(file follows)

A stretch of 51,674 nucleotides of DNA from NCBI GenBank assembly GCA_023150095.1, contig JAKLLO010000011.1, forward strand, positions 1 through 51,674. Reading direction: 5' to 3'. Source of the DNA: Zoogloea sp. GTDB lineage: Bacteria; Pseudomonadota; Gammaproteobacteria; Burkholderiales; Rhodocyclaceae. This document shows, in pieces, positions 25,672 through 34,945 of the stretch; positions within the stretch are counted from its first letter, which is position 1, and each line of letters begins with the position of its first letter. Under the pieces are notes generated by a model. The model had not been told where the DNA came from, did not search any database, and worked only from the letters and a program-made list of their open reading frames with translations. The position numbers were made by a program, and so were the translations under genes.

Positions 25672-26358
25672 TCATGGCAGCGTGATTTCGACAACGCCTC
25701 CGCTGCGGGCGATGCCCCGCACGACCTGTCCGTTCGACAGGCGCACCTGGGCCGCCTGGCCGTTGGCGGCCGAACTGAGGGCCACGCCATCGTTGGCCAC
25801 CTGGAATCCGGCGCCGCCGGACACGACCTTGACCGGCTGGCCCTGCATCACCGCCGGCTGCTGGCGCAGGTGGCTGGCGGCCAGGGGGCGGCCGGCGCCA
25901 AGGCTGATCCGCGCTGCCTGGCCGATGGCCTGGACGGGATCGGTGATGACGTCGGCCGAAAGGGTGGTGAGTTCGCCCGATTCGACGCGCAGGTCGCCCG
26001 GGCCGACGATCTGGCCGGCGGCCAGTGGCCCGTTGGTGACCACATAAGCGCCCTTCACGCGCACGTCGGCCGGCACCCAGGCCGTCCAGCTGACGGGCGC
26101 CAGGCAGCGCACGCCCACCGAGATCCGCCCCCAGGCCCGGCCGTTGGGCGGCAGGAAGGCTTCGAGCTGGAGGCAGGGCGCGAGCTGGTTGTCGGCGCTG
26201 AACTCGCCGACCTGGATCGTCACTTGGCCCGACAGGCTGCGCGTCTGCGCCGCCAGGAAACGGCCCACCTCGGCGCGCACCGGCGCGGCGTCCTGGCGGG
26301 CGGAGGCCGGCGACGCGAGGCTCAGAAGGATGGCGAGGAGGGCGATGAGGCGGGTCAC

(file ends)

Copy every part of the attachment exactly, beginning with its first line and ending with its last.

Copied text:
A stretch of 51,674 nucleotides of DNA from NCBI GenBank assembly GCA_023150095.1, contig JAKLLO010000011.1, forward strand, positions 1 through 51,674. Reading direction: 5' to 3'. Source of the DNA: Zoogloea sp. GTDB lineage: Bacteria; Pseudomonadota; Gammaproteobacteria; Burkholderiales; Rhodocyclaceae. This document shows, in pieces, positions 25,672 through 34,945 of the stretch; positions within the stretch are counted from its first letter, which is position 1, and each line of letters begins with the position of its first letter. Under the pieces are notes generated by a model. The model had not been told where the DNA came from, did not search any database, and worked only from the letters and a program-made list of their open reading frames with translations. The position numbers were made by a program, and so were the translations under genes.

Positions 25672-26358
25672 TCATGGCAGCGTGATTTCGACAACGCCTC
25701 CGCTGCGGGCGATGCCCCGCACGACCTGTCCGTTCGACAGGCGCACCTGGGCCGCCTGGCCGTTGGCGGCCGAACTGAGGGCCACGCCATCGTTGGCCAC
25801 CTGGAATCCGGCGCCGCCGGACACGACCTTGACCGGCTGGCCCTGCATCACCGCCGGCTGCTGGCGCAGGTGGCTGGCGGCCAGGGGGCGGCCGGCGCCA
25901 AGGCTGATCCGCGCTGCCTGGCCGATGGCCTGGACGGGATCGGTGATGACGTCGGCCGAAAGGGTGGTGAGTTCGCCCGATTCGACGCGCAGGTCGCCCG
26001 GGCCGACGATCTGGCCGGCGGCCAGTGGCCCGTTGGTGACCACATAAGCGCCCTTCACGCGCACGTCGGCCGGCACCCAGGCCGTCCAGCTGACGGGCGC
26101 CAGGCAGCGCACGCCCACCGAGATCCGCCCCCAGGCCCGGCCGTTGGGCGGCAGGAAGGCTTCGAGCTGGAGGCAGGGCGCGAGCTGGTTGTCGGCGCTG
26201 AACTCGCCGACCTGGATCGTCACTTGGCCCGACAGGCTGCGCGTCTGCGCCGCCAGGAAACGGCCCACCTCGGCGCGCACCGGCGCGGCGTCCTGGCGGG
26301 CGGAGGCCGGCGACGCGAGGCTCAGAAGGATGGCGAGGAGGGCGATGAGGCGGGTCAC